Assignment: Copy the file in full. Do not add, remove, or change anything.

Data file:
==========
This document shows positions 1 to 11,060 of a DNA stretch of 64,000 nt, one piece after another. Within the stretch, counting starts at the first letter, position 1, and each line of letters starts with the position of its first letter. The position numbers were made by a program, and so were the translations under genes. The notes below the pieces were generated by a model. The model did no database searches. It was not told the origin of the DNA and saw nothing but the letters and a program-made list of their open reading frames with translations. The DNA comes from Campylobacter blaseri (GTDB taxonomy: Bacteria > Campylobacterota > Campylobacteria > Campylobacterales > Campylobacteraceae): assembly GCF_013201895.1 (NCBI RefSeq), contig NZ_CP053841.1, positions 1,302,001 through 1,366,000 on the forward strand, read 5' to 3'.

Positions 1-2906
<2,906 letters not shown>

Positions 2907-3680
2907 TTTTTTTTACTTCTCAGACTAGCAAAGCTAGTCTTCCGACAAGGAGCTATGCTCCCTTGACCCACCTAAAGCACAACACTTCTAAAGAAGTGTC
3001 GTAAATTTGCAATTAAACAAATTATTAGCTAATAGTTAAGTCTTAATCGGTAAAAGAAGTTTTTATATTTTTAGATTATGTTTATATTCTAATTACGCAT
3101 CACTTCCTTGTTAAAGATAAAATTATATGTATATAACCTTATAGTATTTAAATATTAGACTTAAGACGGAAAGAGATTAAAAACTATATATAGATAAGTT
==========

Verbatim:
This document shows positions 1 to 11,060 of a DNA stretch of 64,000 nt, one piece after another. Within the stretch, counting starts at the first letter, position 1, and each line of letters starts with the position of its first letter. The position numbers were made by a program, and so were the translations under genes. The notes below the pieces were generated by a model. The model did no database searches. It was not told the origin of the DNA and saw nothing but the letters and a program-made list of their open reading frames with translations. The DNA comes from Campylobacter blaseri (GTDB taxonomy: Bacteria > Campylobacterota > Campylobacteria > Campylobacterales > Campylobacteraceae): assembly GCF_013201895.1 (NCBI RefSeq), contig NZ_CP053841.1, positions 1,302,001 through 1,366,000 on the forward strand, read 5' to 3'.

Positions 1-2906
<2,906 letters not shown>

Positions 2907-3680
2907 TTTTTTTTACTTCTCAGACTAGCAAAGCTAGTCTTCCGACAAGGAGCTATGCTCCCTTGACCCACCTAAAGCACAACACTTCTAAAGAAGTGTC
3001 GTAAATTTGCAATTAAACAAATTATTAGCTAATAGTTAAGTCTTAATCGGTAAAAGAAGTTTTTATATTTTTAGATTATGTTTATATTCTAATTACGCAT
3101 CACTTCCTTGTTAAAGATAAAATTATATGTATATAACCTTATAGTATTTAAATATTAGACTTAAGACGGAAAGAGATTAAAAACTATATATAGATAAGTT